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Ethical considerations are different in each country but we have to consider the values that allow us to sleep at night.
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Thank you Zahara for providing such an interesting and real world ethical dilemma; approached to ethics are definitely shaped by social, cultural, and geographic norms. I am pleased to report that ethics continue to receive increased attention within the project management community. The Project Management Institute just released a survey about ethics that could provide some useful insight into how ethical dilemmas are addressed worldwide. As the Chair of PMI's Ethics Member Advisory Group, I can see how much benefit can come from this level of understanding. Completing the survey takes about 15 minute; here is a link: https://www.research.net/r/globalethicsresearch
Network:336



Zahara, an interesting dilemma, indeed!

When I look to the Project Management Institute's Code of Ethics and Professional Conduct, I am immediately drawn to the following statement: "As practitioners and representatives of our profession, we do not condone or assist others in engaging in illegal behaviour." Granted, while the local custom of absconding with others' intellectual property may not be illegal in the developing country, we have an ethical and professional responsibility to drive better behaviours and not be limited by any vagaries of law ("We make decisions and take actions based on the best interests of society...").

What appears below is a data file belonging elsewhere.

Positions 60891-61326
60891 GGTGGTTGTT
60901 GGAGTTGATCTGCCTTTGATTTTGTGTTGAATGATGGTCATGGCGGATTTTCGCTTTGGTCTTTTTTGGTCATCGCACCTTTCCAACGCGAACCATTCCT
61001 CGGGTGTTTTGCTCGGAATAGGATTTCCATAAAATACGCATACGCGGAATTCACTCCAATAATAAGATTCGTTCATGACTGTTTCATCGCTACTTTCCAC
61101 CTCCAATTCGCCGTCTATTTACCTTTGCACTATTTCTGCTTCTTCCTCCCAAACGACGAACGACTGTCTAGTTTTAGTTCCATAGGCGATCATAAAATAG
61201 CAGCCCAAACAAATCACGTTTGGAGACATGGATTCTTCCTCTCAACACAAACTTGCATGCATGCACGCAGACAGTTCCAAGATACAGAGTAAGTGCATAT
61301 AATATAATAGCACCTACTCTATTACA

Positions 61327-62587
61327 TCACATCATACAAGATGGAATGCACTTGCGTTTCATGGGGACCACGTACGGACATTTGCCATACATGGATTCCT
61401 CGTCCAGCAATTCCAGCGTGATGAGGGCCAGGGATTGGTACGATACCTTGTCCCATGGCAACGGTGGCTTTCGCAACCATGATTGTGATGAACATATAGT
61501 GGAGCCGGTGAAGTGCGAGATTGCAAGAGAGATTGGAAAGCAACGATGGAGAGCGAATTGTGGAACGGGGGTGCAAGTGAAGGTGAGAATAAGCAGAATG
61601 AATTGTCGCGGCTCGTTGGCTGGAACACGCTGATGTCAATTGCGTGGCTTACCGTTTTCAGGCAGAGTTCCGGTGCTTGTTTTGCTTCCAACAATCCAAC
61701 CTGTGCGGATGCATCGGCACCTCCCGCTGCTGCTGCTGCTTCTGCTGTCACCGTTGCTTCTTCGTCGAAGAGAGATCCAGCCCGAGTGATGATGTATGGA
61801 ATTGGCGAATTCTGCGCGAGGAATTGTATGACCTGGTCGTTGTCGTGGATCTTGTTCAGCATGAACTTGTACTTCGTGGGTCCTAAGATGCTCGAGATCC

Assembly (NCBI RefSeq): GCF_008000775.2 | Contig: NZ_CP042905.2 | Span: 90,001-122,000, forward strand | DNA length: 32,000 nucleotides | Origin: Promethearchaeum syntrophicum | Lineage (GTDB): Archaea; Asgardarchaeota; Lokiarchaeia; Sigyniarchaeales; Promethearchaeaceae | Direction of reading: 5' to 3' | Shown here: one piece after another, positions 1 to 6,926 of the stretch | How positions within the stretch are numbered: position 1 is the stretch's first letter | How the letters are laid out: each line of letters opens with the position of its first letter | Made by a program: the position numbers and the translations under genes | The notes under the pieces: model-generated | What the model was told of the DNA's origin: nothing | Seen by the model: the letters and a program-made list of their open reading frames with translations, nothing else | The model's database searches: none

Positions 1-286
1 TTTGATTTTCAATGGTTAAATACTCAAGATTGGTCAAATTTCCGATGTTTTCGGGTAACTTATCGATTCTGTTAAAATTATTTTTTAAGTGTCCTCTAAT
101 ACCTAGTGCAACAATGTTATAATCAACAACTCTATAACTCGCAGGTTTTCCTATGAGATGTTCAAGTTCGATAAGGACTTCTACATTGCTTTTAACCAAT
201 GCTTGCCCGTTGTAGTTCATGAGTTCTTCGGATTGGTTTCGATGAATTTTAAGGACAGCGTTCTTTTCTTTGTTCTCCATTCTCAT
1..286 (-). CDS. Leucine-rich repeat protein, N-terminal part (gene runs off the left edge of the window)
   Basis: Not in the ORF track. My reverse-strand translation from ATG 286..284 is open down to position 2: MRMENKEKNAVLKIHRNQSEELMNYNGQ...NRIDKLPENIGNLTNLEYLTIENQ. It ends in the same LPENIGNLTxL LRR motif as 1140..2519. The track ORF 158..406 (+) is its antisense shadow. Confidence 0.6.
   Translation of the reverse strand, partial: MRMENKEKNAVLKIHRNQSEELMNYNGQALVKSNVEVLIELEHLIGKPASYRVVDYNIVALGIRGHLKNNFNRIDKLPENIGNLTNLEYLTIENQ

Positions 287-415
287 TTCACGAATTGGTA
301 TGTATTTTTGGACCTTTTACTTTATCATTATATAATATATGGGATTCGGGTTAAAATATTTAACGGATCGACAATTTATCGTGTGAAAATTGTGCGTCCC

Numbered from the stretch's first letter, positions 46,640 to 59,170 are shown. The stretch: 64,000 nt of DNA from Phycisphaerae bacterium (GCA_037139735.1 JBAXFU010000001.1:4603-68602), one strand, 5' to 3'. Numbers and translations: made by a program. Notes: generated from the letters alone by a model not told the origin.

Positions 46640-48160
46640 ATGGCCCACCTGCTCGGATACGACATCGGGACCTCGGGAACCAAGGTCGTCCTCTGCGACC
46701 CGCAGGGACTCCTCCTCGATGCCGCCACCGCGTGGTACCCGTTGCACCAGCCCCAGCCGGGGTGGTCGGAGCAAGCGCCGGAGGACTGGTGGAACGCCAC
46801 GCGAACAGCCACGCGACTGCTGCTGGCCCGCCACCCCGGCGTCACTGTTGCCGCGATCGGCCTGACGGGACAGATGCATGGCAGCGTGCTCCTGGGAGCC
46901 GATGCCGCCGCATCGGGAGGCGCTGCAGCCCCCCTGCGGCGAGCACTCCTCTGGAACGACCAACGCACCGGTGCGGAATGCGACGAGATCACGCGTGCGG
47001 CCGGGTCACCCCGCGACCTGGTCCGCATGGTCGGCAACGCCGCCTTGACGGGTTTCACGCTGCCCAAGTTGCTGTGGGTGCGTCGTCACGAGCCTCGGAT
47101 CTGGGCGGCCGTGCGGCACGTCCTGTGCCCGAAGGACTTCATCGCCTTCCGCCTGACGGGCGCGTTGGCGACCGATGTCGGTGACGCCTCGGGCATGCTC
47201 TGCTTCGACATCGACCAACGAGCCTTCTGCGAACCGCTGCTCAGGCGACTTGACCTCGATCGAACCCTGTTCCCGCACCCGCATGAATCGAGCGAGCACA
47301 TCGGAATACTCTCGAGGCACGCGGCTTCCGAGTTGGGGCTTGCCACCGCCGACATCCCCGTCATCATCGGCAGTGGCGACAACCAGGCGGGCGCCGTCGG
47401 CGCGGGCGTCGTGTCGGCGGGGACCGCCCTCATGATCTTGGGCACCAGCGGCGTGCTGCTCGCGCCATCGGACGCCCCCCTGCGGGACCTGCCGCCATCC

As such, I would strive to ensure that any contractual agreement between the two firms very clearly stipulate ownership of the IP and mechanisms by which disputes will be resolved. Binding arbitration might be an option, for example, in the developing country even if legal support of IP rights is not.

Merely my thoughts and I am looking forward to continuing to read the insights of others. Cheers again, Zahara, for such a thought-provoking question.
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Its a typical balance to be set between the revenue and Org values. I normally would like to forego the business if it is conflicting the value and ethics
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I agree with Tony Appleby...it's our responsibility to teach and further good ethics, deeds, behaviour and the only way to do it sometimes is to model it as lack of ethics doesn't necessarily mean they can't learn! Explaining those boundaries falls to those who understand the difference and another important note is to not judge those who don't understand the difference due to their culture. Thanks Zahara!'
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It is not an ethical or unethical decision. Is a business decision. You can find a lot of examples in hugh developed and industrialized countries where this happend (I think that lot of us are using the products (smart phones, computer software) that belongs to those companies right now). The key here is to believe each other. But if somebody is agains your organization code of ethic or the country laws then you have the answer.